Dont’ You Cry – Book Discussion with the author, Mary Kubica

IL Reads - Don't You Cry

I bet it’s a great book, but I tell you, that title does not make me feel like something good is about to happen.

Advertisements

Fall into Reading: *Our Most Anticipated Books of the Fall

Fall Books

by Chris Schluep, September 06, 2017, first appearing on Omnivoracious

As book lovers, we know that the close of summer is something to anticipate. Maybe there aren’t as many beachy reads available–but the ones that are on the horizon are BIG ones. Stephen King. Michael Connelly. Nora Roberts. Ken Follett. Janet Evanovich. John Grisham. And Dan Brown. BIG.

But fall is also the traditional season of serious nonfiction. Walter Isaacson has written a book on Leonardo da Vinci. Ron Chernow has a huge biography coming out on Ulysses Grant (in this book, I learned that the “S” in U. S. Grant was the result of a fortunate clerical error that Grant decided to keep). And National Book Award-winner Ta-Nehisi Coates has a collection of essays coming out in October.

In literature, some other names that stand out are Jennifer Egan, John Green, Celeste Ng, and Jeffrey Eugenides.

But that’s really just scratching the surface. There are lots of books in our Fall Reading list. Some of the authors will be familiar, but it’s our hope you’ll discover new ones as well. Have a look. And happy reading!

(Oh, and cookbooks. There are lots of new cookbooks.)

*”Our” referring to the writers of Omnivoracious, Amazon.com’s book blog

Best Sellers Update

New York Times Combined Print & E-Book Fiction Best Sellers

  1. THE CUBAN AFFAIR by Nelson DeMille (NEW)

The Cuban AffairRetired US Army infantry officer, Daniel Graham MacCormick – “Mac” for short – seems to have a pretty good life, even if his finances are more than a little shaky. At age thirty-five he’s living in Key West, owner of a forty-two-foot charter fishing boat, The Maine. One day, Mac is sitting in the famous Green Parrot Bar in Key West, contemplating his life, and the next he is hired by a beautiful Cuban-American woman named Sara Ortega, hotshot Miami lawyer, Carlos, and a mysterious older Cuban exile, Eduardo Valazquez to help recover sixty million American dollars hidden in Cuba by Sara’s grandfather when he fled Castro’s revolution. With the “Cuban Thaw” underway between Havana and Washington, Carlos, Eduardo, and Sara know it’s only a matter of time before someone finds the stash—by accident or on purpose. And Mac knows if he accepts this job, he’ll walk away rich…or not at all.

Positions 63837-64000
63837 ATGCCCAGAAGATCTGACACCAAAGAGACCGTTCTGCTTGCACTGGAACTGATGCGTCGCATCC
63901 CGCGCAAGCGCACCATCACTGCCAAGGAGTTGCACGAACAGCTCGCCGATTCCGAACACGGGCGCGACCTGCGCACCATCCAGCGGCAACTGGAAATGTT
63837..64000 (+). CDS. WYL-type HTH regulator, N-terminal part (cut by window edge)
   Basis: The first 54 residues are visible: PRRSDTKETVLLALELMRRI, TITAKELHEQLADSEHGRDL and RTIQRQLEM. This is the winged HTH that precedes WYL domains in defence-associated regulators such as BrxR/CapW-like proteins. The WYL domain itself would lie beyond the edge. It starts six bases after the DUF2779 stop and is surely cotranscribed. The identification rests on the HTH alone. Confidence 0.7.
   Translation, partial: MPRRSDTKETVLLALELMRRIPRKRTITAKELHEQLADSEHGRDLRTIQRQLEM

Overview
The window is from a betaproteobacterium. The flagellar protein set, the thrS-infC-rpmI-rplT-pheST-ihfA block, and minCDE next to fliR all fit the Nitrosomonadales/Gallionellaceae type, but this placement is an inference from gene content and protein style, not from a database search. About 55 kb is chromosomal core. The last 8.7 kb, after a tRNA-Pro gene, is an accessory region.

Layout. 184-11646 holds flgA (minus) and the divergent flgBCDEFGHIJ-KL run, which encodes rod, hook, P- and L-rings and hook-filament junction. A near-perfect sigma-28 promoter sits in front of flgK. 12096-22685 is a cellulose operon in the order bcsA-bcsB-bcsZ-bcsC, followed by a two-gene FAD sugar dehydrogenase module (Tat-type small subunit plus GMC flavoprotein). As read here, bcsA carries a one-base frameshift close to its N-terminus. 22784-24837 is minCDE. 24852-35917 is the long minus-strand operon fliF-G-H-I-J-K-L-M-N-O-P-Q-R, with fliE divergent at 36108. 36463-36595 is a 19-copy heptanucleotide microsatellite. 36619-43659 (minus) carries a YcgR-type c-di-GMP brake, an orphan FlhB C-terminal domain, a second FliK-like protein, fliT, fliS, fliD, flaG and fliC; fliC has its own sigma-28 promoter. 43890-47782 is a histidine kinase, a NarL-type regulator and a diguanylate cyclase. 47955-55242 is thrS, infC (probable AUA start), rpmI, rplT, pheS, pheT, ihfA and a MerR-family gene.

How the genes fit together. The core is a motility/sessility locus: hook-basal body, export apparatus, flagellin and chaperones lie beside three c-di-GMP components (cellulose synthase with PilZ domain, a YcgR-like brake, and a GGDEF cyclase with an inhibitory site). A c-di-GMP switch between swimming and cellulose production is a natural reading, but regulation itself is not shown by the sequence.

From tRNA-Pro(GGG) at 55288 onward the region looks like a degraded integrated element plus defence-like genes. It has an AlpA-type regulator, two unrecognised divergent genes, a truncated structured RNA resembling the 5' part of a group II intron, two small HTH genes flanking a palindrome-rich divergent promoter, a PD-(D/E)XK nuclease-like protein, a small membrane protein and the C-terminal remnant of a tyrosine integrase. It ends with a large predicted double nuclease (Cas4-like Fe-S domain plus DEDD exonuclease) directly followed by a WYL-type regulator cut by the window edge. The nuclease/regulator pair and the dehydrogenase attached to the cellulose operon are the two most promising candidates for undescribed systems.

1. IT by Stephen King
  2. HAUNTED by James Patterson and James O. Born (NEW)
  3. A COLUMN OF FIRE by Ken Follett
  4. TO BE WHERE YOU ARE by Jan Karon (NEW)
  5. THE GIRL WHO TAKES AN EYE FOR AN EYE by David Lagercrantz
  6. A LEGACY OF SPIES by John le Carré
  7. ENEMY OF THE STATE by Kyle Mills
  8. BEFORE WE WERE YOURS by Lisa Wingate

Forget Jack-o’-Lanterns and Candy Corn, October is National Book Month!

Nat Book Month

Robert Adrian Hillman /Photo © Shutterstock

Oh man. This is tailor-made for libraries. Well… it’s tailor-made for books anyway, which we are all about. And all we have to do to show our support is exactly what we always do!